As observed in the first phase of the study, the SOC is still critical in protecting against adversity caused by the two concurrent crises (i.e., the pandemic and the infodemic). Recent work has identified courses of action shown to increase SOC and, in general, the adaptive capacities of individuals and communities during stressful situations such as the ongoing pandemic [40
]. Interventions in health promotion that aim to support the strengthening of SOC need to focus on empowerment and reflection, and should be guided by various principles (i.e., positive approach, collaborative work, locally based, adapted to the context and local culture, inclusiveness). Such interventions can take several forms, going from programs focused on the development of mindfulness to artistic and cultural activities.
This study has several limitations, the main one being its cross-sectional nature, precluding our capacity to infer a causal link between risk/protective factors and mental health outcomes. When interpreting the changes in the data over time, it is important to consider that this study uses a repeated-cross sectional design and not a longitudinal approach, making it more difficult to attribute the changes in negative psychological outcomes to the various variables studied. Additionally, despite tremendous efforts in achieving representativeness in our sample, some groups of the population may be underrepresented, including adults with lower literacy levels and those not having access to a computer or the Internet. When considering the possible distorting effects of the weighting of the data, the weights had minimal effects on our main estimates (e.g., probable GAD or MDE). Indeed, probable GAD or MDE was indicated by 32.2% and 32.5% of the respondents using the unweighted and the weighted data, respectively (a 0.9% difference), suggesting that weights did not led to distortions of effects. Although the use of a cut-off value in the PHQ-9 and GAD-7 scales facilitates the interpretation of the data relating to the GAD or MDE (probable disorder: yes or no), it can also lead to some limits. As the original data takes a continuous from, some details are lost when using a cut-off and the prevalence of some of the factors may be overestimated [41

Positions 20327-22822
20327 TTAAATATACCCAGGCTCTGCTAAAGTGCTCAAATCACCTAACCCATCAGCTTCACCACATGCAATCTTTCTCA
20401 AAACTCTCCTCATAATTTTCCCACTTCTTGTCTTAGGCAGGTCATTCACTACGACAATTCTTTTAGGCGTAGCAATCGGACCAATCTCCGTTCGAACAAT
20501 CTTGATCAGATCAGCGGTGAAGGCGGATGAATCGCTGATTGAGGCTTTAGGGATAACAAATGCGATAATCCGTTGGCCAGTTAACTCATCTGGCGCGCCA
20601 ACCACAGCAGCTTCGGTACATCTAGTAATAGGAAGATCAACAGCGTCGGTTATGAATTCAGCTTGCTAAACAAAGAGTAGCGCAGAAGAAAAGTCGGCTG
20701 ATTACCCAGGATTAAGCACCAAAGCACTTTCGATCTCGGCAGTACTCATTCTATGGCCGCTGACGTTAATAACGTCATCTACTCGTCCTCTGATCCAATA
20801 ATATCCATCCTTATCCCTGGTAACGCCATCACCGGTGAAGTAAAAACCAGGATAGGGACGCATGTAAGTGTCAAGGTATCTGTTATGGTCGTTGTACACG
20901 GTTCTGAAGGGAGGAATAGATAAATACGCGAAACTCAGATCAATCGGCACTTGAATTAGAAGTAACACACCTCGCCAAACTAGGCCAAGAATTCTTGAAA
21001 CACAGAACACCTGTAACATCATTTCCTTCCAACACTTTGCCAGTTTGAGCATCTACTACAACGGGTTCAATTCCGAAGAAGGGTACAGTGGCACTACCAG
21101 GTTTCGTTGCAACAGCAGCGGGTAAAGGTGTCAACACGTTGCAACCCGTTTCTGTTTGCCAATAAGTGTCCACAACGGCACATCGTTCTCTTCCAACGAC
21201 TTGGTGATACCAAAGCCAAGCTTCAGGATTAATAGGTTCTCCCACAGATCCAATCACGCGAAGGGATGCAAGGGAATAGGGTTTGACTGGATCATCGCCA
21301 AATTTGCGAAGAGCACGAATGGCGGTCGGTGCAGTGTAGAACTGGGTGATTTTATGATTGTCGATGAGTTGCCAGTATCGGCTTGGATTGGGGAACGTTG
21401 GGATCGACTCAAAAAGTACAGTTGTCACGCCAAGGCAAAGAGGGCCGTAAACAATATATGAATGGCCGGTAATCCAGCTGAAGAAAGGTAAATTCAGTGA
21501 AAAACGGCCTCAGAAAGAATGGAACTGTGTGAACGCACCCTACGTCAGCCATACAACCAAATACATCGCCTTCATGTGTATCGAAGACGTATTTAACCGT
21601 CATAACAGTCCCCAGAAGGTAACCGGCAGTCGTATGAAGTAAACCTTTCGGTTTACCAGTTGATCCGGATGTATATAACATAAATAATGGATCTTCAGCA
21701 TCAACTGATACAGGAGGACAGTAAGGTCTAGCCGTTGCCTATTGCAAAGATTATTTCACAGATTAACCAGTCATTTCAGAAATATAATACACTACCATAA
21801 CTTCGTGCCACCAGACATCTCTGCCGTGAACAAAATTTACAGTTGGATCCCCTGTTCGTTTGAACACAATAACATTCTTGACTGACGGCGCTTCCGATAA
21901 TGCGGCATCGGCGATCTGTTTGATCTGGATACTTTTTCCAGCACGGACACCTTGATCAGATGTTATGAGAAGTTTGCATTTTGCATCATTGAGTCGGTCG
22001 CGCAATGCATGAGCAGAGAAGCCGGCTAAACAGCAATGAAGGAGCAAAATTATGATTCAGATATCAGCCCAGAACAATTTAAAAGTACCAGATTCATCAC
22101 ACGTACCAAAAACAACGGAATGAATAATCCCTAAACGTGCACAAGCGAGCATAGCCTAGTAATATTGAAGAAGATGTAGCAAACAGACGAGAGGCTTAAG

]. Another limitation would be the absence of a valid education level measure (or another indicator of individual socioeconomic status) suitable for the international analyses. Although the lack of such a variable is unfortunate, it was expected as participating countries were purposely selected for their diversity in terms of sociocultural backgrounds. In an attempt to minimize this gap, country-level variables were considered in phase 2 of the international survey, including variables related to the economic context (e.g., GINI index) and others related to the social determinants of health (e.g., mean age of schooling). Although various country-level data were considered in our analyses, including COVID-19 epidemiological data, the present study did not account for changes in public messaging, implemented measures and risk over time. These were difficult to assess as these variables differed greatly at a national level. For example, in Canada, during the observed periods, each province implemented their own restriction guidelines with the federal government only providing general recommendations such as social distancing, face masks and stay at home recommendation as well as enforcing a quarantine for travelers [42
]. Other countries had different approaches, such as England, which implemented a strict lockdown at a national level for a few weeks in November 2020 before returning to a regional approach [43